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Land Use, Housing & Zoning

Department of City Planning proposed Zoning Text Amendment (N 130247 ZRM) and Zoning Map Amendment (C 130248 ZMM) to amend the Special Midtown District of the NYC Zoning Resolution

WHEREAS, The Department of City Planning seeks to rezone a 70-block area surrounding Grand Central Terminal including parts of Park Avenue, together known as East Midtown; and

WHEREAS, The goal of the rezoning is to preserve East Midtown’s global competitiveness in the 21st century; and

WHEREAS, Although CB5/CB6 agree that East Midtown should be studied and the goals of the rezoning are worthy of consideration; and

WHEREAS, The timeline for this rezoning has been beholden to a political calendar and needlessly rushed despite multiple requests from elected officials, community boards, and advocacy groups to slow the process down and allow for a more thorough, complete plan for the future of this vital office district; and

WHEREAS, A truly world-class district must have a truly world-class transit system; and

WHEREAS, A commitment to infrastructure as represented by Grand Central Terminal is what allowed East Midtown to become the premier business district it is today; and

WHEREAS, The proposed rezoning relies entirely on the speculative possibility of future payments into a District Improvement Fund (DIF) to finance infrastructure upgrades that are known and needed today; and

WHEREAS, The proposal’s plan to use the DIF, which is unpredictable and unreliable, to fund critical infrastructure needs does not represent a commensurate commitment to infrastructure that will solidify East Midtown as a globally competitive office district in the 21st century; and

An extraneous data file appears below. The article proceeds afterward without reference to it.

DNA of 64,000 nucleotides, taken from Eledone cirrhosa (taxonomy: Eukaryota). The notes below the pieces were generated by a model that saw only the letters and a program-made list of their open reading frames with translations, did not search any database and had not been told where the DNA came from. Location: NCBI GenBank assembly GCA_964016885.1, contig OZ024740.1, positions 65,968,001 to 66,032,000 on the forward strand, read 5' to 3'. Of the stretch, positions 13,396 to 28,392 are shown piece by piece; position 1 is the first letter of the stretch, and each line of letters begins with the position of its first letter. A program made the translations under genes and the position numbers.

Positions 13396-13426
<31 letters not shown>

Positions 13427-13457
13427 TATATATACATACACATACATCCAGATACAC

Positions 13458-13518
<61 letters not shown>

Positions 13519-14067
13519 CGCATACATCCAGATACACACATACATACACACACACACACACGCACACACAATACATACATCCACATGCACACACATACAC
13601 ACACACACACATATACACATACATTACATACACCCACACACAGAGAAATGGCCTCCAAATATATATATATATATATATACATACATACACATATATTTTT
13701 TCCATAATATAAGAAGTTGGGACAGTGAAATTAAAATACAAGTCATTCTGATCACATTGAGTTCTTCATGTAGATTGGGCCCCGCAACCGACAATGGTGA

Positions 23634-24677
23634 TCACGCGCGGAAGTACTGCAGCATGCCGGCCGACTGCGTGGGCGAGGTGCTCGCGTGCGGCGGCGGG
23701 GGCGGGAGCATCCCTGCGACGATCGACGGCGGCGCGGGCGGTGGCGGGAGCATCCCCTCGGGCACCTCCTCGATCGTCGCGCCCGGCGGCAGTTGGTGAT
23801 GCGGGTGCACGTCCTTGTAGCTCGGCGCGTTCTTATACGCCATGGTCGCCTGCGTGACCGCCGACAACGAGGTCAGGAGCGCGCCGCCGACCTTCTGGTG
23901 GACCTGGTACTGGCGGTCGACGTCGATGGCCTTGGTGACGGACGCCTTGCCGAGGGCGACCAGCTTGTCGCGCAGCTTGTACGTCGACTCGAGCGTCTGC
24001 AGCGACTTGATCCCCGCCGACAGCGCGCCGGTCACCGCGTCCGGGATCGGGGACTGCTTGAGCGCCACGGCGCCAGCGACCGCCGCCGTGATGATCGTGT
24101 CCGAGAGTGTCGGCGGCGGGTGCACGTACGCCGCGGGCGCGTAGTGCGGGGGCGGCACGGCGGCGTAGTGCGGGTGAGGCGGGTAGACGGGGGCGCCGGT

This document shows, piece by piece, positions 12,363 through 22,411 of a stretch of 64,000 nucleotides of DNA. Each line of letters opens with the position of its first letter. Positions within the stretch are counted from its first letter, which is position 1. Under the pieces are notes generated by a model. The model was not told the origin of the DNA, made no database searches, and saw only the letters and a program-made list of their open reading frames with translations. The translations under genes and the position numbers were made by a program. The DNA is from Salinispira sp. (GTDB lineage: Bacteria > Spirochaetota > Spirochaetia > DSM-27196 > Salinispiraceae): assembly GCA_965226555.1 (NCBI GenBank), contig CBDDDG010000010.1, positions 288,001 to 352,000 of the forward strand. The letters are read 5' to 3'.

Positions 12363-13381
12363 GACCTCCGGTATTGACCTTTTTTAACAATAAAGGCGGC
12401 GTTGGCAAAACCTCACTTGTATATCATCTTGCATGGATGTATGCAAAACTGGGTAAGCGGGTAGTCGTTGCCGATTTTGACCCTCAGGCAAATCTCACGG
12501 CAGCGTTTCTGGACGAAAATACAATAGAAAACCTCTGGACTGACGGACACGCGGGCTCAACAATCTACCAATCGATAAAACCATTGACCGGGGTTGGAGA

WHEREAS, If a DIF is created as a supplementary revenue source it needs to include an appraisal process for development rights to ensure market pricing and to include a floor which increases over time as well; and 

WHEREAS, This proposal would allow a drastic increase in density in an area the City deemed built-out in a 1982 downzoning which sought to encourage development elsewhere in Manhattan; and

WHEREAS, East Midtown is already one of the densest areas of the developed world with a transit system that is currently overcapacity yet this proposal seeks to add more density with the prospect of future transit improvements coming only after said density has been added; and

WHEREAS, The proposed densities will overwhelm the already overcrowded streets and sidewalks of the area and therefore must be reduced in order to better reflect a coherent and contextual urban design strategy; and

WHEREAS, Although public review is essential for any building in the proposal area above 18FAR (which still represents a 20% increase over the allowable base FAR),  this proposal marginalizes the public’s critical role in the review of land use matters by allowing extremely high FAR as-of-right; and

WHEREAS, Improvements to the public realm meant to be part of this proposal are exceptionally vague with no detailed plan for how, what, and when improvements will be made; and